This pattern has severely eroded business support for low-skill immigration. Less support, in turn, strengthens the hand of immigration opponents, and policymakers then restrict immigration to appease these groups. Trade restrictions such as those Rodrik proposes could reverse this trend, creating more jobs in U.S. manufacturing. But businesses would not necessarily hire U.S. workers. Instead they are likely to increase their use of technology or lobby for increased immigration and use immigrant workers instead. This is what happened in the United States 150 years ago when Congress enacted tariffs to grow U.S. businesses. Instead of hiring expensive native labor, these businesses were often early adopters of labor-saving technologies and major proponents of relatively open borders. Rodrik’s proposal, in short, may boost U.S. manufacturing, but not U.S. jobs.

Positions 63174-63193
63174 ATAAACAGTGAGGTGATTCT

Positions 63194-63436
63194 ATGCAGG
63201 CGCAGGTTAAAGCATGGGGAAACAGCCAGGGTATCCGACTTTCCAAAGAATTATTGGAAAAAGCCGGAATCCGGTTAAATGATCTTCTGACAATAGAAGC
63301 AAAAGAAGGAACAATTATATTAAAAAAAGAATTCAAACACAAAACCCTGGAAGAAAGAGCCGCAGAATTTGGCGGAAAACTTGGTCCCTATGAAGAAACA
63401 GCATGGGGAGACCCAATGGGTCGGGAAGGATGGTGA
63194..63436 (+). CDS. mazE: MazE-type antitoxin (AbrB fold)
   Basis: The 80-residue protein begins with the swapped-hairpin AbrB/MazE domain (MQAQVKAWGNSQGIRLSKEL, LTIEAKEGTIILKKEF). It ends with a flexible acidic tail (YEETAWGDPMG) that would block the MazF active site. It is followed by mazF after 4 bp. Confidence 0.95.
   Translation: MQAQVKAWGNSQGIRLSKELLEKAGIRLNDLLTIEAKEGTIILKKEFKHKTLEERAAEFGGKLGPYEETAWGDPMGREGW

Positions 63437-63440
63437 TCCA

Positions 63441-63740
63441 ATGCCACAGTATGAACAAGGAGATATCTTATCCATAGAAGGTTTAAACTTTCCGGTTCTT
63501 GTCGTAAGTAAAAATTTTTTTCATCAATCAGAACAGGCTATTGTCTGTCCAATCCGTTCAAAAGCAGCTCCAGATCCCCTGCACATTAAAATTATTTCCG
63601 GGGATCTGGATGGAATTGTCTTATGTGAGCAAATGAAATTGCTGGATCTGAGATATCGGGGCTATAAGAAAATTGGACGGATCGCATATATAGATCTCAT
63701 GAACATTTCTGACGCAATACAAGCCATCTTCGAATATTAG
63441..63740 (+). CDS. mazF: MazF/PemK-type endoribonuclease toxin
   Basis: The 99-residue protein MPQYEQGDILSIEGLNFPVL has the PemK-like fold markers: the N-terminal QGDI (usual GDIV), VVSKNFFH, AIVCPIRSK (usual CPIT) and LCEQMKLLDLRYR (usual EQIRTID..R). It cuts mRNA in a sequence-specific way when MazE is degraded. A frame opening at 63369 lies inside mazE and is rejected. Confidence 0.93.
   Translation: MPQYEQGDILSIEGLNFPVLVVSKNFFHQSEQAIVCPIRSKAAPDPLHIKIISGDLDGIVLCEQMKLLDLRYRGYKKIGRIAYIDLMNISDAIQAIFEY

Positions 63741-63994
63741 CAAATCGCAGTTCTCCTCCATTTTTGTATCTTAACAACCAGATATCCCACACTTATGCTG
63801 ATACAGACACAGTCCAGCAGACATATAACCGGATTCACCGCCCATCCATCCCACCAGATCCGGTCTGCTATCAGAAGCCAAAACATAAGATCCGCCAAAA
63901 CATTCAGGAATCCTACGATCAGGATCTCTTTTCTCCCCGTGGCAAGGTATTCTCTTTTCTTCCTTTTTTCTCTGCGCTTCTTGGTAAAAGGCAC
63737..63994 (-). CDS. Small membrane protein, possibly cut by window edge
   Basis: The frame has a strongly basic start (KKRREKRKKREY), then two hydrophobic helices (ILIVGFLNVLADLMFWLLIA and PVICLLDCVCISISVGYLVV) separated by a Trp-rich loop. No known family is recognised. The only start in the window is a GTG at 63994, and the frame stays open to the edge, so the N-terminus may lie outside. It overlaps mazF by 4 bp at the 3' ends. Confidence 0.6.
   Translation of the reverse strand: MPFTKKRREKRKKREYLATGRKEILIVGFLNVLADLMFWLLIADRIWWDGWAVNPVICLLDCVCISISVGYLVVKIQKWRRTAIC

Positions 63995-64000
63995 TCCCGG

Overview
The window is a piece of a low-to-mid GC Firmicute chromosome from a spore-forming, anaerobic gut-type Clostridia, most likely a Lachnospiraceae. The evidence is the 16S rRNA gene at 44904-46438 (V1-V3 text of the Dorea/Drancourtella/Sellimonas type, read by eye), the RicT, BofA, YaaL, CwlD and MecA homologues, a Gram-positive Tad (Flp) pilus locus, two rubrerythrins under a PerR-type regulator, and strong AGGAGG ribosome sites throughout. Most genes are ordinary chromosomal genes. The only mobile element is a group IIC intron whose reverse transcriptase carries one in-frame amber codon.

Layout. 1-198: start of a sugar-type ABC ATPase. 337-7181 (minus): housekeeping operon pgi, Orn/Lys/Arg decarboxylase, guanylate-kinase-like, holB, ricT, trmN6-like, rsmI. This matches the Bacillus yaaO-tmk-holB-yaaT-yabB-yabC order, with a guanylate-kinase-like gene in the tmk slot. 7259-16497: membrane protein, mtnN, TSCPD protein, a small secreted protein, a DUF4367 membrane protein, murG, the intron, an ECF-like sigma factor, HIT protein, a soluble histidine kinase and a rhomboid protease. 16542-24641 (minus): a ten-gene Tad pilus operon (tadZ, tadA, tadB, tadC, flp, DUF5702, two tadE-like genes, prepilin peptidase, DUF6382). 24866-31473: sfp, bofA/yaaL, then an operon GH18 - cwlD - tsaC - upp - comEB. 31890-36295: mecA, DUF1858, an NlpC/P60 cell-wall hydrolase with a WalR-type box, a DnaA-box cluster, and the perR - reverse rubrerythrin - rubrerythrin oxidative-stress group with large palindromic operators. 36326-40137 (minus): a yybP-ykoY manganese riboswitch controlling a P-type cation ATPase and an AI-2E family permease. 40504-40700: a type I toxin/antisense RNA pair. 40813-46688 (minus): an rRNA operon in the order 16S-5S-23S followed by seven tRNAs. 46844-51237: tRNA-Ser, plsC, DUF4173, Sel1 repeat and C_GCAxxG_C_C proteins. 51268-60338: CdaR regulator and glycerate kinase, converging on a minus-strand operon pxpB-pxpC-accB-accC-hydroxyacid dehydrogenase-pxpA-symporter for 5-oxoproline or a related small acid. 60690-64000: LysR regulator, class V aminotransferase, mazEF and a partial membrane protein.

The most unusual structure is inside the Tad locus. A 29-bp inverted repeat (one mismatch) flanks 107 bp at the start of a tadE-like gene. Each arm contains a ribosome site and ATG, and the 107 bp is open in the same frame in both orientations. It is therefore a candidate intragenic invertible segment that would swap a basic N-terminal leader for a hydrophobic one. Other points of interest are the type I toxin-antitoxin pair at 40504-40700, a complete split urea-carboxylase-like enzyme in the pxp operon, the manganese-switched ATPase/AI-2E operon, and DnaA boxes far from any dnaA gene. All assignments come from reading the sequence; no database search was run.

Business may rely on technology or immigrant workers instead of hiring expensive native labor.
A major downside of Rodrik’s proposal is that, instead of incentivizing governments to increase labor and environmental standards, these protections would likely keep foreign firms from investing in developing nations. Foreign investors do not like uncertainty, and trade barriers with the U.S. would increase uncertainty. This is a problem because many of trade’s labor abuses come not with foreign firms but with domestically owned firms that supply global production. International businesses tend to be the most productive businesses that can afford to pay higher wages and follow regulations. Once invested in a developing country, international businesses often push for economic reforms. Domestic firms do not want reform—because they cannot compete if labor costs more—and are often deeply tied to the ruling party, especially in autocracies. Instead of increasing labor standards to attract international capital, many states are likely to protect domestic businesses and let the international firms go elsewhere.